I don’t want to hear it. I know that this dress looks like a sack. I realize that this dress is oversized. This may shock some, but I bought it that way and I really really like it. Not only do I like it, I think I look hot as hell in it.
Earlier this year Alysse from Ready To Stare released a dress that got a lot of backlash for not being “flattering” enough. She did an amazing job of addressing it, since that incident I have noticed time and time again, that people really put a lot of pressure on one another to wear “flattering” clothes. Of course, the problem with that in the plus size community is that unlike thin bodies, our bodies are inherently perceived as unflattering. So, while a thin person may be able to try new trends and experiment with their style, we’re stuck being told that we can’t try these things because they’re just not made for fat people. They make fat people look “sloppy” or “unkempt”.
Now there are a lot of things about my life that are sloppy. In fact, while I write this there are three laundry baskets sitting next to me and a coffee table with last night’s half eaten mexican food on it, sitting in front of me. Your girl knows sloppy. We’re acquainted. We may actually be related. But trust me when I say, if you see me walking down the street and you think I look sloppy… that is your problem not mine.
Most days I don’t wear super nice clothes. I wear sweat pants and a t-shirt or jeans. I wear my hair in a messy bun. I look like literally every other 30 year old that works from their home. Nothing sets me apart. Except see… I’m pretty fat. So when someone sees me they don’t immediately think “oh look it’s a casual mom-aged person just hanging out and relaxing for the day”. They think “ugh, she’s so lazy she doesn’t even get dressed”. Maybe you think I’m being too sensitive. Maybe you think “well sweat pants DO look sloppy”. Ok, I’m going to need you to think about the last time you say a thin girl in sweat pants and a t-shirt and thought “ew sloppy” instead of “omg effortless!”. Ya’ll entire brands are built around thin women who want to wear yoga pants all the time and get praised for it. I’m not imagining this.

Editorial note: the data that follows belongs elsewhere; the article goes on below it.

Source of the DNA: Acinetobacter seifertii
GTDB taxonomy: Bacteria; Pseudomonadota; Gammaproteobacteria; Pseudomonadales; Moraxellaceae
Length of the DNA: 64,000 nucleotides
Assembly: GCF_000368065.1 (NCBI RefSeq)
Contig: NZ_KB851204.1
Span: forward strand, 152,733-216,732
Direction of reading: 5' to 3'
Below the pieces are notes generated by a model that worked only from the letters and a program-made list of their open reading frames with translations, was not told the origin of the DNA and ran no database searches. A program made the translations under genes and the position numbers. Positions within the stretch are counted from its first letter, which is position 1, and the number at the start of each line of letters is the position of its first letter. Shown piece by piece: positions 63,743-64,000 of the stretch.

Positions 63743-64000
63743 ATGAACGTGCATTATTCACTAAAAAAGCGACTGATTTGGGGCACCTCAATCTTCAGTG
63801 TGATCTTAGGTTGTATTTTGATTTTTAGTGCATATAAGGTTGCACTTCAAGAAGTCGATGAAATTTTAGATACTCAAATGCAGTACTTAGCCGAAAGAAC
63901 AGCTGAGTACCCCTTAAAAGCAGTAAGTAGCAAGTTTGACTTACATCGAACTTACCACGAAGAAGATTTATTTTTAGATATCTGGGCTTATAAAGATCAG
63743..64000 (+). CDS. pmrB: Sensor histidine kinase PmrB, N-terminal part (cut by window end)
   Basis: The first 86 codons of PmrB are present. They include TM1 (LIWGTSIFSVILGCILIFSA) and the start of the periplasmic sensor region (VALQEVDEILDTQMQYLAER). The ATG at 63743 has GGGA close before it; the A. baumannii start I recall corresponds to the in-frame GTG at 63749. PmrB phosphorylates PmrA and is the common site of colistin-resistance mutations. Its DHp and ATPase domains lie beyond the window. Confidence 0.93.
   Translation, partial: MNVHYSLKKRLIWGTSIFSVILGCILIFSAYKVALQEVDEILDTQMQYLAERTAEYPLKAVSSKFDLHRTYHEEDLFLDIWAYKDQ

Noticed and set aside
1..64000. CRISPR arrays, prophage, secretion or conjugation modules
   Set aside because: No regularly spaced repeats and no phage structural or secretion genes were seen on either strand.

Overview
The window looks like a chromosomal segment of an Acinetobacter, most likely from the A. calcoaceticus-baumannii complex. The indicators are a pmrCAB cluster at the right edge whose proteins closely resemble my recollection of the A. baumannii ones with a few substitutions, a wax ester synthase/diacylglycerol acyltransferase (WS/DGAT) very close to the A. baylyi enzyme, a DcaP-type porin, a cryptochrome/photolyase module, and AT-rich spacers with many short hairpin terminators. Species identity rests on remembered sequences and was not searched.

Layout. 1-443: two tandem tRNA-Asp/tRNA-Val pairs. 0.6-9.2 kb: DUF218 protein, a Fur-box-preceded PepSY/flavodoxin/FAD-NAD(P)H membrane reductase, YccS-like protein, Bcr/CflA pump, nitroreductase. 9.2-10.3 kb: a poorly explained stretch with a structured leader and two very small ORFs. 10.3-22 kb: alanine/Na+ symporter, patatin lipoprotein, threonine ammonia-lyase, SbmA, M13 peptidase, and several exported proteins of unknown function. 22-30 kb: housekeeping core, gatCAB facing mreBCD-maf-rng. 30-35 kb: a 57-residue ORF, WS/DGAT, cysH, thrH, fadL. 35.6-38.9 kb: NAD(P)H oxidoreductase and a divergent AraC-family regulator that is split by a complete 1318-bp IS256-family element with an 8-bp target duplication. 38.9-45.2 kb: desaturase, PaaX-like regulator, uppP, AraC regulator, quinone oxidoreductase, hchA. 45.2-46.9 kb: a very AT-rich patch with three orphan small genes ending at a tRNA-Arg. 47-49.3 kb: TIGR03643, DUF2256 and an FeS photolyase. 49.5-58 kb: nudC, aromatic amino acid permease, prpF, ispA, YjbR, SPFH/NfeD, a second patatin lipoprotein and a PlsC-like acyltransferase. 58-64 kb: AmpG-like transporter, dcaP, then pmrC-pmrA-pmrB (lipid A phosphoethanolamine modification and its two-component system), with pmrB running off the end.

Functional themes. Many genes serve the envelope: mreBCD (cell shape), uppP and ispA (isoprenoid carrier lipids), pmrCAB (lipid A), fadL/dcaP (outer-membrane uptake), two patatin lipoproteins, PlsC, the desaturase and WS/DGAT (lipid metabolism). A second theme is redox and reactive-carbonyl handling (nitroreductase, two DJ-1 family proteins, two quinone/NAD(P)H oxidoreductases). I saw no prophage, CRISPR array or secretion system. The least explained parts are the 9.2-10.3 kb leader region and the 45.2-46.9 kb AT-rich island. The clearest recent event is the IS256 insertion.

So when I think about my style, when I think about the trends I want to try, I’ve started asking myself “define flattering”. It turns out, flattering is very different than what I’ve been taught. It has nothing to do with looking put together, or hugging your curves in all the right places. Flattering doesn’t even have to do with how you feel in your clothes. Flattering is something that people made up in order to further judge and demean bodies that they don’t like. It’s an entire concept based around making people adhere to arbitrary and meaningless “rules”. It’s boring, and I refuse to spend any more of my time validating it.
So the next time you find yourself wondering if something is flattering, I challenge you to ask yourself “define flattering?”.